Avoid Unproductive Patterns of Interaction

The second group member capability is to recognize and avoid certain patterns of interaction that can either derail or shut down a productive meeting or coaching session. Garmston and Wellman (2016) warn against three typical modes of listening, responding, and inquiring:

  • Autobiographical – relating everything the speaker says to your own experience which can lead to “distortion and miscommunication” (p. 37)
  • Inquisitive – getting carried away with the speaker’s story and asking questions to the point that the meeting gets off-task
  • Solution focused – jumping in to fix things, which “stifles the generation of new possibilities” (p. 38)

Know When to Assert Yourself and When to Integrate

Knowing when to assert yourself in a meeting and when to integrate is closely tied to two other group member capabilities: knowing your intent and understanding and supporting the group’s purpose. According to Garmston and Wellman (2016), “Self-assertion and integration are conscious choices only when group members have personal clarity about their own intentions as well as a knowledge of and willingness to support the group’s outcome and methods” (pg. 39).

The authors note that “self-assertion does not necessarily mean self-focus” but rather keeping the meeting centered on the original purpose, which may include advocating for ideas or processes (pg. 39). Integrating with the group means “…suspending judgements and counter arguments in an attempt to understand viewpoints different from their own” (p. 39).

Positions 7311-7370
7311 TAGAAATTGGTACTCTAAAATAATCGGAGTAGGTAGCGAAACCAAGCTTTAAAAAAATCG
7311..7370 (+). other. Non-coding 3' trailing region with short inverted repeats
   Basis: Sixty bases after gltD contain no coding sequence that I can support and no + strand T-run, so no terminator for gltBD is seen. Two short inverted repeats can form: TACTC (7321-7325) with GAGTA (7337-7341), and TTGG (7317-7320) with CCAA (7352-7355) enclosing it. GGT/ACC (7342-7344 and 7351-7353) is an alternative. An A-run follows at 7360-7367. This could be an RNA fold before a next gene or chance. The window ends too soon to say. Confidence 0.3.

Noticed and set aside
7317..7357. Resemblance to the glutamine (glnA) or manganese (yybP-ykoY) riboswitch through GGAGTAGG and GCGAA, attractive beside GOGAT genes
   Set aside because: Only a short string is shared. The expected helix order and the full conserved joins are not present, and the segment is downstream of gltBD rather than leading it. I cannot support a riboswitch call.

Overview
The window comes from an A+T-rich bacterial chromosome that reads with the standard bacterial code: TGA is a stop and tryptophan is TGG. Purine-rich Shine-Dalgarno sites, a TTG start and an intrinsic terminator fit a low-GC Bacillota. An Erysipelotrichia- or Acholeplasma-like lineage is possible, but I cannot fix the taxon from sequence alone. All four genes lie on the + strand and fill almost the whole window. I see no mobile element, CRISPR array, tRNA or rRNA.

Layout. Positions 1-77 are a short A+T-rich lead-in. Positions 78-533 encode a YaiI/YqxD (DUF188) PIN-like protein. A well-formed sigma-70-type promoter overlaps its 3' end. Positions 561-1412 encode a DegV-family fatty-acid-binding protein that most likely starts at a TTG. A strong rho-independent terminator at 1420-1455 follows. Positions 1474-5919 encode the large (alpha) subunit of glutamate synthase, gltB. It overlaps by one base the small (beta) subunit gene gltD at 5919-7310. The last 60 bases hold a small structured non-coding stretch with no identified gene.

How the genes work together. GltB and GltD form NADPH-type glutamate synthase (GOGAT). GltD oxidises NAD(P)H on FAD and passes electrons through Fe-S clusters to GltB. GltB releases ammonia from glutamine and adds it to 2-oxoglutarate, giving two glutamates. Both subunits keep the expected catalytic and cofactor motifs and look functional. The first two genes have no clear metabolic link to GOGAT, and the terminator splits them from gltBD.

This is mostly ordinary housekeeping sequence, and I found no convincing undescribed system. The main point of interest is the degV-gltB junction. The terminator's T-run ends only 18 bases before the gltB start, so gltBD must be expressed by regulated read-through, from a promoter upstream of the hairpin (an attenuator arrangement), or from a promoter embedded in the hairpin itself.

In most meetings, there is constant interplay between the two approaches, but by minding the original intent, it is easier to choose the appropriate response. An example in a coaching meeting might be to ask, “How does our current discussion relate to our original goal of giving students multiple ways to show their understanding in this lesson?” If someone can prove that it does support the original goal, then the questioner integrates; if not, the questioner asserts that the group change its focus to the original goal.

Understand and Support the Group’s Purpose and Methods